From the Confessions: The Defense of the Augsburg Confession
There are here, therefore, these two chief parts: contrition and faith. Christ says, “Repent, and believe in the gospel” (Mark 1:15) In the first part, he convicts of sins; in the latter he consoles us, and shows the forgiveness of sins. For to believe the gospel is not that general belief which demons also have, but in the proper sense, to believe that the forgiveness of sins has been granted for Christ’s sake. For this is revealed in the gospel. You see also here that the two parts are connected: contrition when sins are rebuked, and faith, when it is said, “Believe in the gospel.” If any one should say here that Christ also includes the fruits of repentance or the entire new life, we shall not dissent. For this satisfies us, that contrition and faith are named as the chief parts.
Pulling It Together
It is not enough to only believe the history of the gospel. One must have faith in the one who is the incarnate gospel. One must trust in Christ for the remission of sins. James tells us that even the demons believed and were afraid (James 2:19). But faith does more than fear; it also loves and trusts God. We confess then, that because we fear, love, and trust God, we repent by first, being sorry for our sins, and then, having faith that God will forgive us for Christ’s sake. This is the promise of the gospel.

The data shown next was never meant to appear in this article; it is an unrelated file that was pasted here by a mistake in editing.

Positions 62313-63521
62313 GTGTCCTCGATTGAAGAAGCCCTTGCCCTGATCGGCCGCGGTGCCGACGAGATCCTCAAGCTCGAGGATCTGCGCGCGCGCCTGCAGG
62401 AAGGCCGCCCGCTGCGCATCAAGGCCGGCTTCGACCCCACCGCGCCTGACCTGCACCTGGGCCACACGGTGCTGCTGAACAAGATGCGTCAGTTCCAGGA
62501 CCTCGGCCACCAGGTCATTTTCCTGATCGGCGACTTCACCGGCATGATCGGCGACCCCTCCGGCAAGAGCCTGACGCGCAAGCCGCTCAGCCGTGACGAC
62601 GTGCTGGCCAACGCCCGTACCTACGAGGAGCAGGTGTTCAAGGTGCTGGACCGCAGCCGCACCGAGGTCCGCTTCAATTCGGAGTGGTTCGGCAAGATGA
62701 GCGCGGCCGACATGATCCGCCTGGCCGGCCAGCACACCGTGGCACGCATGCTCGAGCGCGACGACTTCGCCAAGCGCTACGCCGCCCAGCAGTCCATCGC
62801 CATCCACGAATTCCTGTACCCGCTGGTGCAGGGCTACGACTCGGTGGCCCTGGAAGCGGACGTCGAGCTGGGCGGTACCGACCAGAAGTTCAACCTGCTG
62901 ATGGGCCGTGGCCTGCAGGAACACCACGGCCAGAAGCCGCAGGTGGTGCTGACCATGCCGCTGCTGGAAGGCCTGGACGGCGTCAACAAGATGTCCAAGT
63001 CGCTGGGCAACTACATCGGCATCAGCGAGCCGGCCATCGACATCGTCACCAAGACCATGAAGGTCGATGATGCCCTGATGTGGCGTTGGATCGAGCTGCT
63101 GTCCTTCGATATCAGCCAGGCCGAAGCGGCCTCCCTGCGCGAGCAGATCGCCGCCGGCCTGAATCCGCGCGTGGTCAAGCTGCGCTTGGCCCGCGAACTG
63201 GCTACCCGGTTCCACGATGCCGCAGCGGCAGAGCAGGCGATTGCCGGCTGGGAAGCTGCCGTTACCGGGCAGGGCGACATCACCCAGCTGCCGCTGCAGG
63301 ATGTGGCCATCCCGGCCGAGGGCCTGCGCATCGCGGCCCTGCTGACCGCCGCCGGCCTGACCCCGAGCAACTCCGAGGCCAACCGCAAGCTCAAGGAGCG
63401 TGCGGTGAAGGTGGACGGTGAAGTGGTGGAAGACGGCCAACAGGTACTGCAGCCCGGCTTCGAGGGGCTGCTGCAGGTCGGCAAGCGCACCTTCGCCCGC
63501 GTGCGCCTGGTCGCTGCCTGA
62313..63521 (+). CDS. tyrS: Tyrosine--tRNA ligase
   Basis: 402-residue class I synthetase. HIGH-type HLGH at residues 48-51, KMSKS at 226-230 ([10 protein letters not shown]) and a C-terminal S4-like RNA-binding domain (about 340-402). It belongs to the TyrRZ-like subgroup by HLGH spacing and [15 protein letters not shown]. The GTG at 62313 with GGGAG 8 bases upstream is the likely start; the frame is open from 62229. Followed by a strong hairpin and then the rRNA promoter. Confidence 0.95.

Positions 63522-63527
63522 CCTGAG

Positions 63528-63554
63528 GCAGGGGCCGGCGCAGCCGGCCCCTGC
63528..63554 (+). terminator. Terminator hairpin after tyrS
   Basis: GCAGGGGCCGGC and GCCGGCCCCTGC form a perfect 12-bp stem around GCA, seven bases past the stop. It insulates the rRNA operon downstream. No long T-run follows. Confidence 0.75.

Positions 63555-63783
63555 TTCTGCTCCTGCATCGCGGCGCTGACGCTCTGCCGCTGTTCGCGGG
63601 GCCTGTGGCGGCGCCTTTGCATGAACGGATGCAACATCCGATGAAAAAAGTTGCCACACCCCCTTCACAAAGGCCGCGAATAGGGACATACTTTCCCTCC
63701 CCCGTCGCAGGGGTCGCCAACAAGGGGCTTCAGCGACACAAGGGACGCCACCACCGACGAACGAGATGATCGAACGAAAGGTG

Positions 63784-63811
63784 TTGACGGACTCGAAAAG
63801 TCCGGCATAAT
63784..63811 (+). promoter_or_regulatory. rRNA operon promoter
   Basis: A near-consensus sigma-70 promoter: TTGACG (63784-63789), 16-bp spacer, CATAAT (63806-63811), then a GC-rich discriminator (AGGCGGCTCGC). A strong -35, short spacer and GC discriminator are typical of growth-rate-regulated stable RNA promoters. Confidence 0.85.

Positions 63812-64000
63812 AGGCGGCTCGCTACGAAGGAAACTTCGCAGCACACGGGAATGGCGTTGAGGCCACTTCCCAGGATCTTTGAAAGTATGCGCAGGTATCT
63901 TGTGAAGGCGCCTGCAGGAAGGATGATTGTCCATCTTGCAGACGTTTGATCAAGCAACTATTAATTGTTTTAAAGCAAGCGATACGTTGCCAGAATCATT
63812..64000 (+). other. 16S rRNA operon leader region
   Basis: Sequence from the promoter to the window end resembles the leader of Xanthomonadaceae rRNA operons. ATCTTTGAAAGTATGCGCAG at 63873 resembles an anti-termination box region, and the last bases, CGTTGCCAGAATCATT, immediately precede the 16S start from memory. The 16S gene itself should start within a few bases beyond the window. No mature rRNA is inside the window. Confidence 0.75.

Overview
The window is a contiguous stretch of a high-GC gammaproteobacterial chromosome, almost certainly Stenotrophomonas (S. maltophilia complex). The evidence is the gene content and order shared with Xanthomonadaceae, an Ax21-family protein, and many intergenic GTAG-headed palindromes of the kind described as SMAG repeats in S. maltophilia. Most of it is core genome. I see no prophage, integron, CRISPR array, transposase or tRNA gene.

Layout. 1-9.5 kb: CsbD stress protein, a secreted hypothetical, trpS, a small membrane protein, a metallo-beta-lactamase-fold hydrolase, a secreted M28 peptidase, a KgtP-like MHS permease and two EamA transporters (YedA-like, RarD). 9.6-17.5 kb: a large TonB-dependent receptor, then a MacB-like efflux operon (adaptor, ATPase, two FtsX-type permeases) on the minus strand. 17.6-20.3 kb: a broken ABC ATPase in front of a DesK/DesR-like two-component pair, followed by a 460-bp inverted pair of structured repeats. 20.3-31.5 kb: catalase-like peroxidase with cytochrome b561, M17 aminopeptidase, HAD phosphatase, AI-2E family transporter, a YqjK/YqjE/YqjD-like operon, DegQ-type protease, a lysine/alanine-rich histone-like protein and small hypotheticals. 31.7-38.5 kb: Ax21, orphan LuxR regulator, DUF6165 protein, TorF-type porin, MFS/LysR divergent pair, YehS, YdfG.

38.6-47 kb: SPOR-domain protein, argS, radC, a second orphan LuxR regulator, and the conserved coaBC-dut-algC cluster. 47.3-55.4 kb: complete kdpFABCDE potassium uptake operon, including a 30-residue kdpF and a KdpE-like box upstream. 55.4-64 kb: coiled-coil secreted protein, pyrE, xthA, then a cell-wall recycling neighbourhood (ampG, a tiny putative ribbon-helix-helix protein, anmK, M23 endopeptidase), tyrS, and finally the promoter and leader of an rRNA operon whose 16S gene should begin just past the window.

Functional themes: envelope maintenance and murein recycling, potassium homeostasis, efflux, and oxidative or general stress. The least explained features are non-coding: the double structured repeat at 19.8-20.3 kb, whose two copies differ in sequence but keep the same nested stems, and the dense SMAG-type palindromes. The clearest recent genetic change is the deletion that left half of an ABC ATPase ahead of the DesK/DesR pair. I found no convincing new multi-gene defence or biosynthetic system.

Prayer: I believe in your promise of forgiveness through Jesus Christ, and place all my trust in you, Lord. Amen.
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For centuries, the apostle Paul's letters have instructed Christians in the faith. His epistles teach us right theology, remind us repeatedly of the centraility of the good news of God's grace expressed best in the life, death and resurrection of Jesus Christ, and relentlessly encourage us to follow and serve our God with passion. The Letters of Paul in Sola's "Old Places, New Faces" series looks at all but one of Paul's thirteen epistles and seeks to get at the heart of each one so that his message can inspire new hope, faith and love in us today.